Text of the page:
Surrey Mayor Doug McCallum seeks to occupy righteous ground in his ongoing battle with Uber, having the city’s bylaw enforcement officers sneakily hail Uber drivers just to slap them with $500 fines and then characterizing it as merely city staff doing their jobs to uphold the law here in Surrey.
“Our bylaw officers go out and protect our laws of our city – that’s their job,” McCallum told reporters during a presser at city hall on Monday. “We have to, as a city, enforce our bylaws. That’s what bylaw officers do in our city. And so, for anyone to suggest that we shouldn’t be is actually encouraging breaking the law in Surrey.”
If that’s indeed the case, Mr. McCallum, why then were those in Surrey who terrorized their neighbours and their pets with an ongoing barrage of fireworks during Diwali and Halloween clearly not pursued with similar zeal by the city’s bylaw enforcement department?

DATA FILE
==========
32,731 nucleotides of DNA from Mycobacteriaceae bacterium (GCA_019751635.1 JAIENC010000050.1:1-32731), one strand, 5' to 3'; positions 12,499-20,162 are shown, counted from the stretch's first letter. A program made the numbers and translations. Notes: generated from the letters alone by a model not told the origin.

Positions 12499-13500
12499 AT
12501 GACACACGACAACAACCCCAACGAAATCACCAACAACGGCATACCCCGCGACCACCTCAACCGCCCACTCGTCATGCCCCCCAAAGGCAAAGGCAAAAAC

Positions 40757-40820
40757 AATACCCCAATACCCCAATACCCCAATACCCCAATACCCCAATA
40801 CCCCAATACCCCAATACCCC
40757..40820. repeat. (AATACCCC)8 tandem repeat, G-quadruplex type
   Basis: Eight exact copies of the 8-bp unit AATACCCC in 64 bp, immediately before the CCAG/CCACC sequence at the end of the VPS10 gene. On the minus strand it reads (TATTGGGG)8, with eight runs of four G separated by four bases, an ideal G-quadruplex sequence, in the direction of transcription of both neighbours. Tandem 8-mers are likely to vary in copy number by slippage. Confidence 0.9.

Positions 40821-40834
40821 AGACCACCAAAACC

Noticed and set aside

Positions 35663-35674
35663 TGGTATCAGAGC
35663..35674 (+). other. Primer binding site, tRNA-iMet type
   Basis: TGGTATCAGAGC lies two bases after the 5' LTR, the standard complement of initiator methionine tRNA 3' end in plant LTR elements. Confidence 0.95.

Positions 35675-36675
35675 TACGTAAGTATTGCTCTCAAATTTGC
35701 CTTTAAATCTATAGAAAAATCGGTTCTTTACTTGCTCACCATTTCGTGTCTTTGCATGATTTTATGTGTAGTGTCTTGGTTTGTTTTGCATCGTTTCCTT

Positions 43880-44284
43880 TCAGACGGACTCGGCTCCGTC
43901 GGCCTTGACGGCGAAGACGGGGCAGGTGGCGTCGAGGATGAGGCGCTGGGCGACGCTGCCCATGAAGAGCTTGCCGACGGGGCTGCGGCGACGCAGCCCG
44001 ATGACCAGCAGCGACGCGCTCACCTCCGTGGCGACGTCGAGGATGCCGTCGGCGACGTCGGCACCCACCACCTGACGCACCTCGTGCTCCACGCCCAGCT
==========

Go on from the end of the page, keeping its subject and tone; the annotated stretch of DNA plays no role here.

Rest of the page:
The Now-Leader, in turn, was itself bombarded by comments from readers who were mightily displeased with the city’s lack of appropriate response to the all-hours cacaphony.
“Bang up job for the police and by-law and the city for doing absolutely nothing. Sleepless in Surrey,” wrote one angry resident. “Newton is a war zone,” wrote another.
Why the double standard? McCallum has also sought to occupy righteous ground by claiming his opposition to Uber operating in Surrey is rooted in his deep concern for taxi drivers’ ability to provide for their families. But David Clement, North American affairs manager for the Consumer Choice Center, suggests “the reality is that he (McCallum) is just trying to protect the taxi industry from competition. This is cronyism on full display.”
Under the Community Charter, mayors are tasked with providing leadership to facilitate “good governance.” Does championing one group over another, or selective enforcement of city bylaws, meet this standard?
No, we think it does not.